The contact said her sister’s cat had been stuck on the roof since yesterday, the fire department and “20 rescues” waved her off and the cat was “going to die” unless something was done. Ok, unless you pull a fire alarm (don’t!), a ladder truck full of firemen is not likely to respond to a call about a cat (Sorry, ladies…). Second, while not recommended, a cat can survive for a couple of days without food and water so there's no need to panic when one misses a meal. Finally, cats can usually figure out how to get down from a tree or roof—they got up there—and will bounce up from a 20-foot drop like you or I would from 2-3 feet. But the address was around the corner, it sounded like easy heroics and for once I was dressed for the gig. “See you in 20 minutes.”
I loaded an extension ladder into the truck and recruited Chris Rolbiecki who saw the upside, “I want to be there when you fall from a roof holding a cat…” and agreed to ride shotgun. Onsite, we confirmed that the apartment manager was cool with guys who should not be climbing on the roof climbing on the roof, and after a slow, profane ascent up the fully-extended ladder, I rolled onto the hot tar paper, hauled up a carrier and set about securing the target. Uh, no. After a few minutes of terrifying shuffles between HVAC units and having Matias dash along the edge of the roof to calls of “Jump!” from below—“Him? Or me?”—I was nowhere. I called to Chris to get a trap and sat down to wait for his return.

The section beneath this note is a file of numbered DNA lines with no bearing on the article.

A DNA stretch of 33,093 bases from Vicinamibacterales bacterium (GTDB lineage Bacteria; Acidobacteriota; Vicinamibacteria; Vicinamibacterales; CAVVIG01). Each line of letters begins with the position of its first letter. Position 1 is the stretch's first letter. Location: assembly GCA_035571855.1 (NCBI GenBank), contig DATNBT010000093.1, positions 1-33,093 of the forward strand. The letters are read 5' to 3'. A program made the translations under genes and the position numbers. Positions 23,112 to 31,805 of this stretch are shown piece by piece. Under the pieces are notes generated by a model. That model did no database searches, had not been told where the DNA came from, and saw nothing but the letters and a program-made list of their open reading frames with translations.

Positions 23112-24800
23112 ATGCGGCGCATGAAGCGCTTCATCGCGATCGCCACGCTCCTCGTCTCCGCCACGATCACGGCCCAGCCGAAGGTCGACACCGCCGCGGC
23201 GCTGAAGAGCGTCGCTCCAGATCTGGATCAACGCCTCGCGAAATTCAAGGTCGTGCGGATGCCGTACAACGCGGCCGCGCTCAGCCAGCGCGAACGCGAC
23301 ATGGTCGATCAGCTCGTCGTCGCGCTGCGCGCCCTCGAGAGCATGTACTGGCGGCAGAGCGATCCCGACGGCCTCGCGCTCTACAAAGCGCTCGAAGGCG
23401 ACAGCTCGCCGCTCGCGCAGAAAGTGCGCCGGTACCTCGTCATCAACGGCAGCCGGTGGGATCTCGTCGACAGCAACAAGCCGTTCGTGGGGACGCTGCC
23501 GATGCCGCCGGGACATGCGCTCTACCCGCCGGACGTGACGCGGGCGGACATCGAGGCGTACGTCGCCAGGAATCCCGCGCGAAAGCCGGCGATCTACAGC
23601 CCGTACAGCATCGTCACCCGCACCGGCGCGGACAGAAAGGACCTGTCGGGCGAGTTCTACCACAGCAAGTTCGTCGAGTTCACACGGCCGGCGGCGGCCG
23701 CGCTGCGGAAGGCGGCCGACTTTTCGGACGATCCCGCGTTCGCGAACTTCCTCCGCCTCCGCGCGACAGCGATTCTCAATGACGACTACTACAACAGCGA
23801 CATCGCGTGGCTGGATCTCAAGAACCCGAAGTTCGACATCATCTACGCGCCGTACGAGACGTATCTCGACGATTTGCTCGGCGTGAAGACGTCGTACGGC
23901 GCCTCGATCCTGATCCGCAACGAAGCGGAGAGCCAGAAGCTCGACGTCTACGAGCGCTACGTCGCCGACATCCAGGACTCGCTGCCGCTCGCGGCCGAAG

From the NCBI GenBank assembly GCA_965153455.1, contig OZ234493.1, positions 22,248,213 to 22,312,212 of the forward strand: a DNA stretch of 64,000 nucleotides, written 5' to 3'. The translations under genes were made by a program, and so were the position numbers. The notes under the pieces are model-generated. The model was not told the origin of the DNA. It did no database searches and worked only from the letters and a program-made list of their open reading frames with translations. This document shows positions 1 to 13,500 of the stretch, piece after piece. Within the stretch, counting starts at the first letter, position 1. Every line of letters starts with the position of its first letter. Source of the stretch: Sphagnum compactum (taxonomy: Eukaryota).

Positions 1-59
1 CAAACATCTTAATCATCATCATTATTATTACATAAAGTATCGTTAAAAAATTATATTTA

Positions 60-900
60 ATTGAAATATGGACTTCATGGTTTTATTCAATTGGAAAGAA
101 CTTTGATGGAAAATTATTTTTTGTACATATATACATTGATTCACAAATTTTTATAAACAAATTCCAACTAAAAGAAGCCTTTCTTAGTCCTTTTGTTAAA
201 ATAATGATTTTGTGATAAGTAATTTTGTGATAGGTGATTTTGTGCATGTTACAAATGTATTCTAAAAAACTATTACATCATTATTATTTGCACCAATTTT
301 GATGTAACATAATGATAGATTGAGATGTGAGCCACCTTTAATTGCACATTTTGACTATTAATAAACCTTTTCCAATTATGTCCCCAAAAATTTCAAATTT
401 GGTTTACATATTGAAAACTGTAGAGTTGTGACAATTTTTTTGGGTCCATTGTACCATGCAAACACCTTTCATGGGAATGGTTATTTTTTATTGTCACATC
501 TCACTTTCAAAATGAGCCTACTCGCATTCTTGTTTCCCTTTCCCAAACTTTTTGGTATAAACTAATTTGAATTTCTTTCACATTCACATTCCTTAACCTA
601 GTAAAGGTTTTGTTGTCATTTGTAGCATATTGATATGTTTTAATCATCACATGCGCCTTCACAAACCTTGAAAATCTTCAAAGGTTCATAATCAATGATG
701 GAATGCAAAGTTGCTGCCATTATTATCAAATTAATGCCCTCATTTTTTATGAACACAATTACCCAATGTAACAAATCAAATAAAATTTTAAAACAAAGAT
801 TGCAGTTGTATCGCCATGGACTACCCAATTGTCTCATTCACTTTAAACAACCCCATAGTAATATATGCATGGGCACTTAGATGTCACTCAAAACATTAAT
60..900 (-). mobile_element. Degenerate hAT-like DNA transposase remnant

As Facebook loves to remind me, my Labor Days weren’t always spent chasing fluffy brats on hot roofs or driving trucks filled with cat litter. I’ve spent a few early September weekends at Burning Man (“I’m just going for the art…”) and another hosting a beach resort we built in downtown Fresno. But those Memories were 4, 5, 6 and 11 years ago, respectively, and this was now. When Chris returned with a trap, I hauled it up and set it, slid back to the ladder, felt my way over the edge to the rungs (the worst!) and headed back to work to wait for the call.
A couple hours later the “Hey…the cat is in the trap” text popped up and Chris and I rendezvoused back at the site. A tequila shot from a guest at work made the climb back up the ladder much easier but lowering a 10-pound cat in a trap with nylon rope from a slippery roof was no gimme. I laced the rope through the sides of the trap to keep it somewhat level, wrapped the slack around my forearms, lay back on the roof and pushed the trap toward the edge with my feet. As Matias got close to the abyss, I wondered if the sudden tug of gravity would confirm everything the actuary who reviewed my life insurance application had predicted. But it didn’t, and in moments, Matias safe on the ground and reunited with his relieved mom.
In 2025, Facebook will remind me that my 2022 Labor Day spent crouched on a hot roof with a cat throwing me stink-eye was nothing to post about, but until then I will and hope you enjoy the pics! Matias.
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